You think you want to hear my battle cry, that it will crack the Heavens, flash like lightning, pound like thunder, but I tell you that my battle cry sounds like children laughing and wedding vows, those kept, and those broken, and waterfalls, and crowds cheering at a home run, my battle cry is every Spring, every green thing that makes it through the snow, my battle cry is the song that makes you sing even though you don’t want to and the Hallmark commercial that makes you call your mother, my battle cry is the smell of roses on the breeze and fireflies in the night, racing to the stars, my battle cry is everything we are and trade for things that do not matter. My battle cry is restoration, resurrection and everlasting, surging out into the farthest reaches of the Universe, there is life here.
I will write your name on every breath from now until forever, because if all of this suffering was somehow right, to anyone, then there can be no end to the love that is needed to heal and it will start with me. And someday, maybe, we can talk about bravery and change and freedom. Freedom, that I’ve paid for in some way every time I’ve exercised it. I will love you in every word, every ache, in every break, in every breath and everything that I can, and hope and pray someday, you understand me, and you.
Lead us into hands
That will care for us and keep us safe
Onto paths that know the way,
When we are lost and cannot find it on our own,
Keep us in the light,
Or light the dark we wander in
Enough to see,
Save our souls from lingering
Too long in places where we shouldn’t be,
If it were possible to be such places,
bring us back
From edges we’ve been lured to
From lies we hoped too long were true,
Open up our eyes that we might see the beauty
Of the heart
Broken down the middle clean
Stripped of artifice, laid bare and lean,
Exposed in sentience for a world to better know
The soul that dwells within
Lend us the courage to grasp
Whatever threads are left to us,
Of gossamer, of silver fine, quick spun,
A life of shadow finally in the sun,
Each of us a part of One,
Returning to the source,
Let us hope and hope to find,
The bitter root can still be sweet,
In memories of better dreams to keep.
I’ve been doing some serious thinking about the world lately.
Can you hear the quiet?
This serious thinking isn’t a new thing for me. This bout of thinking began with the drug induced suicide of a rock star. I’m referring to it as drug induced because we’ll never really know and the fact is that those kinds of drugs can cause those kinds of thoughts, so, I think, in this case, give it the benefit of the doubt. Still though, I couldn’t figure out what it was about it that bothered me so much, I mean, I didn’t know Chris Cornell personally. I realized that it was that it felt like something of a betrayal, not that he owed any of us anything. But it felt like he was fifty-two years old and he had everything, he’d made it through when many of his contemporaries hadn’t, and, how dare he bail out, this icon of my generation. But then, remembering, it was probably the drugs. Then Powers Boothe died, but, he died in his sleep at sixty-eight years old and the general consensus seemed to be, “Good show!” Then a bomb went off at a concert, where kids where watching a former Nickelodeon star turned pop-princess perform, the bomb killed twenty-two people, the youngest victim of the Manchester Attack was eight years old. Then Greg Allman died. Then it was June. This week the President of the U.S. withdrew from the Paris Agreement on climate change, and everyone lost their nut over it. If you’ve not read the agreement or anything about it and you’re interested in having an informed opinion, you should read it, and try to understand what it says and means, that’s my advice on having an opinion, take the time to educate yourself to figure what you actually think about whatever it is. At this point in the proceedings the internet became incredibly noisy.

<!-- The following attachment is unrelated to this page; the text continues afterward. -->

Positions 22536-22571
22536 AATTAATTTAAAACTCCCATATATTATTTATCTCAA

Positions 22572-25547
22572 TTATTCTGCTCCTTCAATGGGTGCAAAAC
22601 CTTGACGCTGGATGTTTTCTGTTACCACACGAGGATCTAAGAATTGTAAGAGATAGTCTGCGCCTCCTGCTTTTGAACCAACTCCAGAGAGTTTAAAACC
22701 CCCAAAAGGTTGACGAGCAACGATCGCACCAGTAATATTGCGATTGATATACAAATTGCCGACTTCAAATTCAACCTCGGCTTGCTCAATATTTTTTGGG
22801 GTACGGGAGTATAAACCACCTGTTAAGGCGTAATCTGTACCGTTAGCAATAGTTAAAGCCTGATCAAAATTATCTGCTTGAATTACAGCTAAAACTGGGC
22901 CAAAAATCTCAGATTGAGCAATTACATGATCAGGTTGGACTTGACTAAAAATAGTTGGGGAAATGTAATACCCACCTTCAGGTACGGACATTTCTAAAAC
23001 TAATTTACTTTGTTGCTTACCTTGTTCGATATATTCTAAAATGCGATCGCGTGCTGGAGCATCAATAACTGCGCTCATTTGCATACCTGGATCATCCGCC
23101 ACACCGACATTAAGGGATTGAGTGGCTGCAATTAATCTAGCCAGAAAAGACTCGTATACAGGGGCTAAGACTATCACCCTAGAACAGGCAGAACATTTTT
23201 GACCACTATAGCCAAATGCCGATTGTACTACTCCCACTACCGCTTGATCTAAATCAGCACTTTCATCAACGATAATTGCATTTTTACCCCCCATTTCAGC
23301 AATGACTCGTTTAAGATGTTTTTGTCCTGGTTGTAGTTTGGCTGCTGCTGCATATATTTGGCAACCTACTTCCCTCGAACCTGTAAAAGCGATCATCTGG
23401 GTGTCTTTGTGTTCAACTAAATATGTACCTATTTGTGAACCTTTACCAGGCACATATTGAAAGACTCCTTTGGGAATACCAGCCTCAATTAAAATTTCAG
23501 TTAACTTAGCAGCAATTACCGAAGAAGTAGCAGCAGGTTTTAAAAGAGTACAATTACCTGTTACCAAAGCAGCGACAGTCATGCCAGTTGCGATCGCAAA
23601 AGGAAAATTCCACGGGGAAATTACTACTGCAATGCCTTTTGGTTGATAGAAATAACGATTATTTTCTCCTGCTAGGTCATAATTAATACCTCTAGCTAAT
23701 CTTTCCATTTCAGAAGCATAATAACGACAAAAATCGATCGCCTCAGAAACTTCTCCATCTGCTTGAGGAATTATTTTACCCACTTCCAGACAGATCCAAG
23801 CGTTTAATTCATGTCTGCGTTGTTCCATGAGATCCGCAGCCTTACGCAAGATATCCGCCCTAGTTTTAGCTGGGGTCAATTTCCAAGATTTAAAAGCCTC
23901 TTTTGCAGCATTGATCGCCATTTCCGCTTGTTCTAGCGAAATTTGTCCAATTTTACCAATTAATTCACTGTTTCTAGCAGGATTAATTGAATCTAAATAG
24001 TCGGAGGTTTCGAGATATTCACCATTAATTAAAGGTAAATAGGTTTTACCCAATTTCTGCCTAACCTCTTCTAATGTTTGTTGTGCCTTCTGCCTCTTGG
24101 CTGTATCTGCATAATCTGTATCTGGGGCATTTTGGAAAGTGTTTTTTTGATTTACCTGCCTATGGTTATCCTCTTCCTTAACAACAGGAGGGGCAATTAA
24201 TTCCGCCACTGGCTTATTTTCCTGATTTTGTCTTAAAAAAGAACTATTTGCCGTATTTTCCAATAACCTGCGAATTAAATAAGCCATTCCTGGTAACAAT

Can you hear the quiet?
I got to thinking about some things, I’d been thinking about some things anyway.
Everyone is talking. No one is listening. Everyone has an opinion. Despite that, the first thing that I saw when I logged onto facebook was a post that read, “FUCK NO. Not again.” I haven’t read all the details of the latest incident in London. I’d gone out, to get some air, to get some quiet. To think. Despite my having gone out, and despite my sharing my thoughts on any number of things in the last day or so, this latest attack in London still occurred. Despite the multitude of opinions and thoughts offered up by everyone about everything, these things still happened, and they still happen.
Can you hear the quiet?
I know that venting and opinionating and ranting and all of that, can be a great stress reliever. You read this stuff, you hear about it, you’ve got something to say because it’s getting to you or everyone, you’ve been sitting in traffic for too long, or dealing with rude people or you feel helpless and powerless and it seems like the world is going to hell in a hand-basket and enough already! ENOUGH! The internet gets very loud with people saying, in their own ways, “Enough.” I understand that. I do. I’ve been sucked into that storm many times. It can make it tough to hear yourself think.